None of this is News as we know it, and part of me now accepts the idea that the networked society will never quite want News as newspapers once knew it. Things like the Huffington Post are hybrids, the results of miscegenation, not a new evolutionary track. Things like Buzzfeed are entertainments, brilliant if you want to contemplate the life and works of Rob Ford, Torontonian mayor/buffoon/jester, reduced to 22 captioned images, but only customizable in the “more like that” sense. Nothing here speaks to me about the use of the one thing we have in plenty – data – to inform us of the patterns of our lives and the way that they may change in future.

And we know so much. Isotrak.com reckon they are saving their haulier clients £150 m per annum on areas like building patterns of more efficient driving. This links to my interest, already expressed here, in lower motor insurance costs as your car speaks to your insurer via your smartphone and reports your performance. While recording your journey on Wayze, and noting car accidents and traffic congestion as a result. So maybe these services of the future have active advertising – not just “buy our service to save money” – but lets do it and save it now! And maybe the “news” is about you – in society, against the backdrop of the performance of others, all living anxiously in a rated, graded world. After long years when news tycoons and advertising gurus fought to create “My” service environments and telling us all how to behave, it would be poetic justice if we ended up making them for ourselves, and letting the data modelling tell us how to behave.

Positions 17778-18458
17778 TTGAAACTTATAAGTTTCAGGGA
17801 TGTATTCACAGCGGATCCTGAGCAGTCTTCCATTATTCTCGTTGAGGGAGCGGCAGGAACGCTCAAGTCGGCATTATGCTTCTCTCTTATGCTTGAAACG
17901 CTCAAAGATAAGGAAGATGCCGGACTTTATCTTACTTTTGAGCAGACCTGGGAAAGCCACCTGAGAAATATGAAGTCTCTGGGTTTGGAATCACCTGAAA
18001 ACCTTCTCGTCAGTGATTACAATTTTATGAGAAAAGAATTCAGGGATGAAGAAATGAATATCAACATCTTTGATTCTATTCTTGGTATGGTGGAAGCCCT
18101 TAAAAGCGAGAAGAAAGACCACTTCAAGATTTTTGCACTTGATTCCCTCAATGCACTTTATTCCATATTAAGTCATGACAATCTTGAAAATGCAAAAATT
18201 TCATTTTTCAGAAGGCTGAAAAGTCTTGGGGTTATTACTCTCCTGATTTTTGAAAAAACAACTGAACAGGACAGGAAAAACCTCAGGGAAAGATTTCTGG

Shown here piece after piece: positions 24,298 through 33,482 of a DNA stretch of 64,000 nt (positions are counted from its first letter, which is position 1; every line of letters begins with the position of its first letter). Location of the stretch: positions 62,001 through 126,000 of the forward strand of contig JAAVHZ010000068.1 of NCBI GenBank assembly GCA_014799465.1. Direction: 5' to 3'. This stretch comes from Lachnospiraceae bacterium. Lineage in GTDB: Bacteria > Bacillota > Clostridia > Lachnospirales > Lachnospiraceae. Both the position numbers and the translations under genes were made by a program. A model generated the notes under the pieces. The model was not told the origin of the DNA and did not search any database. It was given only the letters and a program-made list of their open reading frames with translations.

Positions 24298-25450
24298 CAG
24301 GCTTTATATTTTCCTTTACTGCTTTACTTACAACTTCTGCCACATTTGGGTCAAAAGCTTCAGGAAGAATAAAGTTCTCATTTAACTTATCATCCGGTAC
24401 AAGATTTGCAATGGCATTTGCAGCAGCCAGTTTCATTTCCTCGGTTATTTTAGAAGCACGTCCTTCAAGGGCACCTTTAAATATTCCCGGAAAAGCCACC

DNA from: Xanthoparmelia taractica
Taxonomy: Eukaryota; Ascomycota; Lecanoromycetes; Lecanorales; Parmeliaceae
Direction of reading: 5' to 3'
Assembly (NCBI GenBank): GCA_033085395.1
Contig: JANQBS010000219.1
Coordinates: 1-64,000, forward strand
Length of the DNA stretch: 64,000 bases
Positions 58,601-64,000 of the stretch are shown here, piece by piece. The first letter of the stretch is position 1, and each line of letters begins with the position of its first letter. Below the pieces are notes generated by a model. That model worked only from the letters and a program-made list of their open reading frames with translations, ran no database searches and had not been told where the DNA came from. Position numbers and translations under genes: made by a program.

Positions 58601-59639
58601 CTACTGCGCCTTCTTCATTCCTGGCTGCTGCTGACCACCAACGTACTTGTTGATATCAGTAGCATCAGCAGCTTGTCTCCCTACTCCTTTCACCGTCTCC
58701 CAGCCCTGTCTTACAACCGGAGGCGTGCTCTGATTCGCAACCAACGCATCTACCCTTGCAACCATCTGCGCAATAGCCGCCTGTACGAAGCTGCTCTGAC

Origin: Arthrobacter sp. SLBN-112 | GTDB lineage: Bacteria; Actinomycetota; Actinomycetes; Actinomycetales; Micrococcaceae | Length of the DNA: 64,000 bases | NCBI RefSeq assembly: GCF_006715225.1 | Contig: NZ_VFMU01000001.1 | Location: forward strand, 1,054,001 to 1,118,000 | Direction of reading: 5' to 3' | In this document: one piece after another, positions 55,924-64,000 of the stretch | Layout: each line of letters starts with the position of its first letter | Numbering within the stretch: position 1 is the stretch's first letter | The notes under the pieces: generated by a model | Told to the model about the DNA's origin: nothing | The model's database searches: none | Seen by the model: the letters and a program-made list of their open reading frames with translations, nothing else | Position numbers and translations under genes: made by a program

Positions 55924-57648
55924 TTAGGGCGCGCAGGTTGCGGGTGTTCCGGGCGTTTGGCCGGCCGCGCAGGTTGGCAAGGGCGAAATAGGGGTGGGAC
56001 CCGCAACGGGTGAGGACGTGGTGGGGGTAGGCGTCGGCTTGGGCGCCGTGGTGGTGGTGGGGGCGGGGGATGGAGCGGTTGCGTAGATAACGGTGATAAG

Which is what I think we will do. Soon the tools will become available to view all the niche networks that we join in the post-Facebook world in a single viewer which allows us one view of our separate networks for family, for college friends, for business and professional associates, sports aficionados etc. Here we will pull in more data – is anyone getting better wholesale prices for his home- produced electricity than I am? And analysis. And prediction. And we will move the dial from the congested relief road to who is standing for office who wants to do something about it. And before we know it we are back to wondering how any group of well-adjusted people elected Rob Ford, or Boris Johnson, or any other mayor, and then we want commentary and analysis to explain these things. Here “journalism” is by definition self-employed.

But in the meanwhile, the deconstruction of news has to be total before we can begin to reconstruct the flows of data and information which will make a digital economy in a networked society perform and function. So it is probably just as well we have the guys we have in charge of our press. From power-broking to phone hacking , they are doing a grand job of destroying public trust in the world of paper and preparing us all for the digital yet to come. So good, in fact, that rather than put them on trial we should give them an award!